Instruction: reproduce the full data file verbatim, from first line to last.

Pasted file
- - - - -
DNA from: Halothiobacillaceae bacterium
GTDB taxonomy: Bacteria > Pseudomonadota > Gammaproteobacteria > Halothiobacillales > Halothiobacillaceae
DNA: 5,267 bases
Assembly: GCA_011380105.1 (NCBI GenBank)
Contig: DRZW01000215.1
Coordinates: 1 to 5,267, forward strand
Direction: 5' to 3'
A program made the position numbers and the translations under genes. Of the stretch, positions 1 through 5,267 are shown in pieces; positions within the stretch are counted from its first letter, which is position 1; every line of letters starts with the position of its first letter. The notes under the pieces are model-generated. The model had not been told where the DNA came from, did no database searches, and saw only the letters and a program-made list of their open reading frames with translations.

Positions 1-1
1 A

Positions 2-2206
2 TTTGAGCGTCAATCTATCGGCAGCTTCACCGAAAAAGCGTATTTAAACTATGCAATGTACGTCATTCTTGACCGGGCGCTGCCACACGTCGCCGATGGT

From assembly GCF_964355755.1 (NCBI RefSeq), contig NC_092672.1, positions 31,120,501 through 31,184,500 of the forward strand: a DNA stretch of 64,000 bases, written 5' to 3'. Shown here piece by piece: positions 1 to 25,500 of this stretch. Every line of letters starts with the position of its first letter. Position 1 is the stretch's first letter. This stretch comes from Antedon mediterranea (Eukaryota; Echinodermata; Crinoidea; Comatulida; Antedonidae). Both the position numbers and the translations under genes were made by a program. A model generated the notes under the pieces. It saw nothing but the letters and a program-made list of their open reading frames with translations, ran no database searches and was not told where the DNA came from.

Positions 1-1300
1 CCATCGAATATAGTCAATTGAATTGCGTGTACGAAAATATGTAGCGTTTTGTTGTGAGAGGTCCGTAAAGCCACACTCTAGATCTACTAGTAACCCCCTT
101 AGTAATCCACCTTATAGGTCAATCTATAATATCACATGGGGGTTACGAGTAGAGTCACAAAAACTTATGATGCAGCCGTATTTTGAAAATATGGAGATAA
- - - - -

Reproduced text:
DNA from: Halothiobacillaceae bacterium
GTDB taxonomy: Bacteria > Pseudomonadota > Gammaproteobacteria > Halothiobacillales > Halothiobacillaceae
DNA: 5,267 bases
Assembly: GCA_011380105.1 (NCBI GenBank)
Contig: DRZW01000215.1
Coordinates: 1 to 5,267, forward strand
Direction: 5' to 3'
A program made the position numbers and the translations under genes. Of the stretch, positions 1 through 5,267 are shown in pieces; positions within the stretch are counted from its first letter, which is position 1; every line of letters starts with the position of its first letter. The notes under the pieces are model-generated. The model had not been told where the DNA came from, did no database searches, and saw only the letters and a program-made list of their open reading frames with translations.

Positions 1-1
1 A

Positions 2-2206
2 TTTGAGCGTCAATCTATCGGCAGCTTCACCGAAAAAGCGTATTTAAACTATGCAATGTACGTCATTCTTGACCGGGCGCTGCCACACGTCGCCGATGGT

From assembly GCF_964355755.1 (NCBI RefSeq), contig NC_092672.1, positions 31,120,501 through 31,184,500 of the forward strand: a DNA stretch of 64,000 bases, written 5' to 3'. Shown here piece by piece: positions 1 to 25,500 of this stretch. Every line of letters starts with the position of its first letter. Position 1 is the stretch's first letter. This stretch comes from Antedon mediterranea (Eukaryota; Echinodermata; Crinoidea; Comatulida; Antedonidae). Both the position numbers and the translations under genes were made by a program. A model generated the notes under the pieces. It saw nothing but the letters and a program-made list of their open reading frames with translations, ran no database searches and was not told where the DNA came from.

Positions 1-1300
1 CCATCGAATATAGTCAATTGAATTGCGTGTACGAAAATATGTAGCGTTTTGTTGTGAGAGGTCCGTAAAGCCACACTCTAGATCTACTAGTAACCCCCTT
101 AGTAATCCACCTTATAGGTCAATCTATAATATCACATGGGGGTTACGAGTAGAGTCACAAAAACTTATGATGCAGCCGTATTTTGAAAATATGGAGATAA